And he’d sit there, with Jacks in the chair next to him and Lena in his lap, and they’d steal bites of banana bread while Nicky fussed over the sauce, but pretend like they weren’t, pretend like they were saving room for dinner. And Lena would tip her head back and grin up at him with her childish, gap-toothed smile and her big, bright eyes, and Jacks would giggle every time his mom turned around, trying to catch them sneaking bites. And she never would, because she could see them clearly in the reflection on microwave and timed it to when they were keeping their hands to themselves.
Jordi’s hand smoothed over his arm, fingers curling around his wrist in almost a perfect mimicry of the bruises they’d left behind two nights ago. At some point, he’d set the wrap down—he hoped he’d set it down, anyways—and it lay, forlornly, on Jordi’s clean white plates in his clean little eating nook attached to his clean modern kitchen with its massive windows and the sterile, overwhelming elegance of the condo. There wasn’t any cracked linoleum in here, no scuffs and stains on the cabinets, no laundry machine shoved in the kitchen with mismatched cups left on the wobbly dining room table.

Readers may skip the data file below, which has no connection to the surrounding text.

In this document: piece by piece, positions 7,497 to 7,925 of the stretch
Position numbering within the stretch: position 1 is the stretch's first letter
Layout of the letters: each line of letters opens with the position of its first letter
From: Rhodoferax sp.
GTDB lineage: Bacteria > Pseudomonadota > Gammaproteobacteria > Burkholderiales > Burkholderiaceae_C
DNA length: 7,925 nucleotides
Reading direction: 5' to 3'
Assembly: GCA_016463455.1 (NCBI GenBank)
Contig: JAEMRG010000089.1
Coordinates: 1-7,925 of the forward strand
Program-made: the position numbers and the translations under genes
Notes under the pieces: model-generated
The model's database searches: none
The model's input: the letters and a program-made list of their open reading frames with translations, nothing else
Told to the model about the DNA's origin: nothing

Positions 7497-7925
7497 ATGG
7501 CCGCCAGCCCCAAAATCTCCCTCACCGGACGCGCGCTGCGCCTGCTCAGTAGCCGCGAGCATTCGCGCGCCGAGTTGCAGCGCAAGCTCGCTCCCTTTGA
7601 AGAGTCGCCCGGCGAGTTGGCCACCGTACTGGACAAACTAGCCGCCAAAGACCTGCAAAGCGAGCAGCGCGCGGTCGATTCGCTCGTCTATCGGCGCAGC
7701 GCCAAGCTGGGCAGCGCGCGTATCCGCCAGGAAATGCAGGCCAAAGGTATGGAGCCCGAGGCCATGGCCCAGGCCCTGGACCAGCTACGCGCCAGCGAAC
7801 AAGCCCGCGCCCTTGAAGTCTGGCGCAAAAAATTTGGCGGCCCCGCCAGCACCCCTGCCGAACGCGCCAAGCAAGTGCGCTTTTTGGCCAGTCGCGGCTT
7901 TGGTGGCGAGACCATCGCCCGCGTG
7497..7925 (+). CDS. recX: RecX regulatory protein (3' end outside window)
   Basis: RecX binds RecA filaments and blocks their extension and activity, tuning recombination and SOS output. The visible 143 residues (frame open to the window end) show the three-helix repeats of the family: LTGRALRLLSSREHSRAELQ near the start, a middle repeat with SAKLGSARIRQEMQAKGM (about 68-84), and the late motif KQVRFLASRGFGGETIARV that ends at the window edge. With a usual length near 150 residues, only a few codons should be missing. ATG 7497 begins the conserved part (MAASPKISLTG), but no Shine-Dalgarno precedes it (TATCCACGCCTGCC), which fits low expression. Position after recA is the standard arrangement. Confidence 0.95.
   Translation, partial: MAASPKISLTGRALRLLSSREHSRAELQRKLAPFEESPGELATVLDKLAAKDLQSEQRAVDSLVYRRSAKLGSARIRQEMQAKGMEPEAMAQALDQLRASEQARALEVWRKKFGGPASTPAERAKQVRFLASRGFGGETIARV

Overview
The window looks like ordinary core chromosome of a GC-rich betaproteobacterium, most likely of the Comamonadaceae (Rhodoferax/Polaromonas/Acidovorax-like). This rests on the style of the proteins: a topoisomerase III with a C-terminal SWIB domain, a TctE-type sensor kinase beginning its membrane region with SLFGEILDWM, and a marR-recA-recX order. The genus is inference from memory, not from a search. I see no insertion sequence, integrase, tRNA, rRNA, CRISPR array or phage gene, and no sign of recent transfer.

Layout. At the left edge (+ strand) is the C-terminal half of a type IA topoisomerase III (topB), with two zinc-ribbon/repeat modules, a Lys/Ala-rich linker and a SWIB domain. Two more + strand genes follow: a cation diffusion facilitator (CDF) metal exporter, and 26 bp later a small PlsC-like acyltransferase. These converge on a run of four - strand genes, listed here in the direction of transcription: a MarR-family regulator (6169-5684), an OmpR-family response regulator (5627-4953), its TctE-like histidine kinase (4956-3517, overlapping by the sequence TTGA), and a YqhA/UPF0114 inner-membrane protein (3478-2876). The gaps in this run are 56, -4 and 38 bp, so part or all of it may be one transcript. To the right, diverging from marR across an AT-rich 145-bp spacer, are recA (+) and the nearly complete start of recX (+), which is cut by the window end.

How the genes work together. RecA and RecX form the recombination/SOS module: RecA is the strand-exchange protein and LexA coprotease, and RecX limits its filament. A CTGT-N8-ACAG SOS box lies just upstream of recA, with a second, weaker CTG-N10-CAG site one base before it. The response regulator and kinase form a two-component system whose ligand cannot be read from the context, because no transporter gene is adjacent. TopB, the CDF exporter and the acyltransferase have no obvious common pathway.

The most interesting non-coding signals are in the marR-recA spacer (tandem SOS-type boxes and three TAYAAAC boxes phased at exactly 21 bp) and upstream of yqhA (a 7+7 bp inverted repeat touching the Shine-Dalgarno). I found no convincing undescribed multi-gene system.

The hard lump in his throat refused to let itself be dislodged, no matter how much he swallowed. Jordi’s other hand mirrored its twin, curling around his wrists until he was holding Aiden’s arm halfway like a hug, his pale skin a sharp contrast to the hand-shaped bruises on Aiden’s forearms.
“Let’s go watch the movie, Aiden,” he said, voice gentle.
He hadn’t cried at the wreck. He hadn’t cried at the funeral. He hadn’t cried when he let Nicky drive Jacks away the first time, nor the second when he saw them off in St. Louis. He hadn’t cried over Clara, or when he’d found T-Bone alive and well, just like he hadn’t shed a single tear for his mother or his father or Damien. No matter how many people died and left him behind, he simply… couldn’t.
That didn’t stop his body from making an effort, though. The burn in his eyes matched the burn in his throat and the ugly, hot, wet thing tight in his chest, making it hard to breathe. Jordi’s hands were warm on his wrists, and this trip was supposed to be about him anyways. Aiden wasn’t the fragile one, right now. Aiden wasn’t the one that needed comfort.